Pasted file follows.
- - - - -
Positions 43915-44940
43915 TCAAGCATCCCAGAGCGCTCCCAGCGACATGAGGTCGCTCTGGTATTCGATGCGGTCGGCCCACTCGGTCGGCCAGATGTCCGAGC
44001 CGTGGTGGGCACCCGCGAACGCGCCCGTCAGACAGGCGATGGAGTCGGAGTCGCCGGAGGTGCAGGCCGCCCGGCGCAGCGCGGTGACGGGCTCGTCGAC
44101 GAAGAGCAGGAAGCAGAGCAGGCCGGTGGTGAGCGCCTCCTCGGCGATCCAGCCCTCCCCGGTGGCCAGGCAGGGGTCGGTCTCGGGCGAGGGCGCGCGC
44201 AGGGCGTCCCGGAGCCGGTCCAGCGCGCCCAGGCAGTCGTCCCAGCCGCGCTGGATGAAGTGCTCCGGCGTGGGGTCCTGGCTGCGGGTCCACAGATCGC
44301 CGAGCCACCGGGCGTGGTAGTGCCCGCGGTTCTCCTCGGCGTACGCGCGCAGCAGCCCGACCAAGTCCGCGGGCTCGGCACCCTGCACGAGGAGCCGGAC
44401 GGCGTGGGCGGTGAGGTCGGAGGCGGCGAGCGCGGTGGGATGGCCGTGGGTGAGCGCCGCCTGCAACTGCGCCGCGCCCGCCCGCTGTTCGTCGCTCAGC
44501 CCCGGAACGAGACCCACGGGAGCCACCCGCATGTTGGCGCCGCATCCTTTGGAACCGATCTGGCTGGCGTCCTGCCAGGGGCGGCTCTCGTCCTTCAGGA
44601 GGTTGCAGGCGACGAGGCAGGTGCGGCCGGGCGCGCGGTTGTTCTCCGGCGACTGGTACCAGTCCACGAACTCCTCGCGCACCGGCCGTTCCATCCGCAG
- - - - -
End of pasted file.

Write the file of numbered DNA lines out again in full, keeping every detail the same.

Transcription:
Positions 43915-44940
43915 TCAAGCATCCCAGAGCGCTCCCAGCGACATGAGGTCGCTCTGGTATTCGATGCGGTCGGCCCACTCGGTCGGCCAGATGTCCGAGC
44001 CGTGGTGGGCACCCGCGAACGCGCCCGTCAGACAGGCGATGGAGTCGGAGTCGCCGGAGGTGCAGGCCGCCCGGCGCAGCGCGGTGACGGGCTCGTCGAC
44101 GAAGAGCAGGAAGCAGAGCAGGCCGGTGGTGAGCGCCTCCTCGGCGATCCAGCCCTCCCCGGTGGCCAGGCAGGGGTCGGTCTCGGGCGAGGGCGCGCGC
44201 AGGGCGTCCCGGAGCCGGTCCAGCGCGCCCAGGCAGTCGTCCCAGCCGCGCTGGATGAAGTGCTCCGGCGTGGGGTCCTGGCTGCGGGTCCACAGATCGC
44301 CGAGCCACCGGGCGTGGTAGTGCCCGCGGTTCTCCTCGGCGTACGCGCGCAGCAGCCCGACCAAGTCCGCGGGCTCGGCACCCTGCACGAGGAGCCGGAC
44401 GGCGTGGGCGGTGAGGTCGGAGGCGGCGAGCGCGGTGGGATGGCCGTGGGTGAGCGCCGCCTGCAACTGCGCCGCGCCCGCCCGCTGTTCGTCGCTCAGC
44501 CCCGGAACGAGACCCACGGGAGCCACCCGCATGTTGGCGCCGCATCCTTTGGAACCGATCTGGCTGGCGTCCTGCCAGGGGCGGCTCTCGTCCTTCAGGA
44601 GGTTGCAGGCGACGAGGCAGGTGCGGCCGGGCGCGCGGTTGTTCTCCGGCGACTGGTACCAGTCCACGAACTCCTCGCGCACCGGCCGTTCCATCCGCAG